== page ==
• The coronavirus has so far killed 170 people in China and infected nearly 8,000.
  • Swiss drugmaker Roche has unveiled first commercial test for coronavirus
  • Person-to-person transmission of the virus has also been reported in Taiwan, Vietnam and Japan.

The Centers for Disease Control and Prevention, or CDC, has reported the first known case of person-to-person transmission of the deadly coronavirus in the U.S. on Thursday.

CDC officials said the patient is the husband of a woman from Chicago who was diagnosed with the virus after returning home from Wuhan, China, the city where the virus is believed to have originated.

However, Dr. Robert Redfield, the CDC director, assured that the risk to the U.S. public "remains low." Officials noted that the husband is in his 60s and already has other underlying health issues when he was exposed to the virus.

CDC also said both infected spouses are “two people who were in close contact for an extended period of time,” suggesting the odds of contracting the virus through brief contact is slim.

Both husband and wife remain hospitalized and the man is stable. The woman is also said to be "doing well."

Health officials are trying to find other people who may have recently come into contact with the Chicago couple. But Redfield added the virus is not "spreading widely.”

For now, the CDC said it is not necessary for the general public to wear masks, however those who have recently returned from China should be vigilant and report any symptoms.

Thus far, the coronavirus has claimed at least 170 lives in China and infected almost 8,000 others.

In the U.S., six people have been diagnosed with the coronavirus, two in California, one each in Arizona and Washington state, as well as the husband and wife in Chicago.

Person-to-person transmission of the coronavirus has also been reported in Taiwan, Vietnam and Japan.

Meanwhile, Swiss drugmaker Roche Holding (RHHBY) said it will introduce the first commercial test for the new coronavirus, a development that could speed up testing of patients. The new test can diagnose the disease in a couple of hours.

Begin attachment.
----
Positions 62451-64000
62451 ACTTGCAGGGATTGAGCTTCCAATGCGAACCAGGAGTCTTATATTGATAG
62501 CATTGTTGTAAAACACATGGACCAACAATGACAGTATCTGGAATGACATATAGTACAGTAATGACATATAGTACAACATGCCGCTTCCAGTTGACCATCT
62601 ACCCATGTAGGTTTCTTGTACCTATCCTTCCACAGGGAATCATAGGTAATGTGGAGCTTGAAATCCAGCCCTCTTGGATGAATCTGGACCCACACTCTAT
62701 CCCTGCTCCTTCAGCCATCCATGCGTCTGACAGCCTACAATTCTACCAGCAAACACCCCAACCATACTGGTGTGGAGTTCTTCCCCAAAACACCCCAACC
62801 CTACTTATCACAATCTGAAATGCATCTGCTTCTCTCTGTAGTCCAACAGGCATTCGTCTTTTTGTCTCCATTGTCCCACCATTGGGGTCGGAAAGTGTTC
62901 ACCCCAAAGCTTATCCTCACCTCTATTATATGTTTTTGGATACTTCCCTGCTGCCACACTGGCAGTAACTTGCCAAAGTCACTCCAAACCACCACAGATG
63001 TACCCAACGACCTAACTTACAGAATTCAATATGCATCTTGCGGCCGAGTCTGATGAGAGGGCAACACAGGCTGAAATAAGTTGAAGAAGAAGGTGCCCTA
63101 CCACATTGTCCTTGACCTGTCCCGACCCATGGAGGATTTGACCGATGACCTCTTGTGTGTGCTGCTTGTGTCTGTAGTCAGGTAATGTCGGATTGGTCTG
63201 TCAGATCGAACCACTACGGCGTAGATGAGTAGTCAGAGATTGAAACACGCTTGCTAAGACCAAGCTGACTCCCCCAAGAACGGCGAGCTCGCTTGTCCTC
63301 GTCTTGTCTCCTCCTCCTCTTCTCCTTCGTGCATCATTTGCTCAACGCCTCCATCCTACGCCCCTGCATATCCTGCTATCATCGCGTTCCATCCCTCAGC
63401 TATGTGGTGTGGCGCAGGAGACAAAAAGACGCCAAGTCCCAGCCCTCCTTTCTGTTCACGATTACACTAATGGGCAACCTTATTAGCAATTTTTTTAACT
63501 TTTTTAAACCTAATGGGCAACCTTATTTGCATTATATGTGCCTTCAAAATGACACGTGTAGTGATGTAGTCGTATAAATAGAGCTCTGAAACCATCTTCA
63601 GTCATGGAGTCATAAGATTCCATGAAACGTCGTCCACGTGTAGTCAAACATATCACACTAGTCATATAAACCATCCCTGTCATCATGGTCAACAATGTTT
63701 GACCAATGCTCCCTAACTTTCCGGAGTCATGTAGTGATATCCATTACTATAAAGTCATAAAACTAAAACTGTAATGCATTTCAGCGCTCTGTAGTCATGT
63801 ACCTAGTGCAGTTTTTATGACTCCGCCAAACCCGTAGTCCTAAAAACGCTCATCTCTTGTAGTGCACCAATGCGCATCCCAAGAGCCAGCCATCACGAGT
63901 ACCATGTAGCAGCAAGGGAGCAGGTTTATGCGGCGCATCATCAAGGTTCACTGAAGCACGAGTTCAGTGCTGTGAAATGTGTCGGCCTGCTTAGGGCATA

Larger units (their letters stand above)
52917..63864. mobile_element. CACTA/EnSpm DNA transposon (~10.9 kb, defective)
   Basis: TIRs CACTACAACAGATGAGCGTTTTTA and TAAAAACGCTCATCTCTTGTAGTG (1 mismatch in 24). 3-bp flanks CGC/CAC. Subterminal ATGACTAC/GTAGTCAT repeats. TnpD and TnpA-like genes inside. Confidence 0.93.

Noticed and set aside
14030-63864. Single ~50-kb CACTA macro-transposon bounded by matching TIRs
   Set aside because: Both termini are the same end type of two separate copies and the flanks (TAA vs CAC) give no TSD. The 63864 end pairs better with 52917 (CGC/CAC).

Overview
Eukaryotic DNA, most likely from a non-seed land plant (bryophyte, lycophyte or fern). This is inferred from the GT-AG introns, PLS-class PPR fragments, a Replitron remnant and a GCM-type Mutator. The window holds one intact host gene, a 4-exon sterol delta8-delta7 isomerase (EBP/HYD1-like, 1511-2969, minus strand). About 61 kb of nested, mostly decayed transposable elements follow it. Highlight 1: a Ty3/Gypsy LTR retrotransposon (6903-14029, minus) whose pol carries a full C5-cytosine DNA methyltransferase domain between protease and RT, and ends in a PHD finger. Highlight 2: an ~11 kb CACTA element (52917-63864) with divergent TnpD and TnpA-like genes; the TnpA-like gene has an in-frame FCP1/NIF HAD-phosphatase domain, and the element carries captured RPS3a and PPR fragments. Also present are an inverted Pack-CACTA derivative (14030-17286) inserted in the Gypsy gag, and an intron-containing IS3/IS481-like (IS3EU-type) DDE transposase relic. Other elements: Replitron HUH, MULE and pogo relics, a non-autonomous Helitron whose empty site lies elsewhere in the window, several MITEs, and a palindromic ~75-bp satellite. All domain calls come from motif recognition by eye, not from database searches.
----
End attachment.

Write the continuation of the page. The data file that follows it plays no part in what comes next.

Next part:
The test examines nucleic acids extracted from patients’ saliva or mucus, and compares them to sequences found in other coronavirus strains, including severe acute respiratory syndrome, or SARS.

Speed is of the essence -- in some Chinese clinics and hospitals, so many people have come to be tested that most facilities cannot handle them all. Thereby many infected people don’t know they are carrying the virus and some are sent home, posing a danger to others.

The pharmaceutical giant it will accelerate production of high-tech machinery needed to use the tool.

“There is a bottleneck,” said Thomas Schinecker, head of Roche’s diagnostics division. “It’s really unknown how many people have the virus at the moment, and with our systems we can help to make testing much broader.”

Roche also cautioned that none of its existing medicines will help coronavirus patients and is not currently seeking to find a vaccine, said Bill Anderson, head of Roche’s pharma unit.

While demand for the test is very high in China and other countries, the fact that many of the worst infected cities in China are under quarantine presents logistical problems, said Roche CEO Severin Schwan. Roche, however, is working with Chinese authorities to get the tests sent as fast as possible, he added.

Also since Roche’s test hasn’t yet passed any regulatory hurdles, hospitals and clinics that use it will have to validate the results with other tests, Schinecker warned.

Roche posted overall sales of about $63.4 billion in 2019.

“In the big context, in terms of sales, it’s not super high,” Schinecker said. “But the impact you have on the health care system is very important.”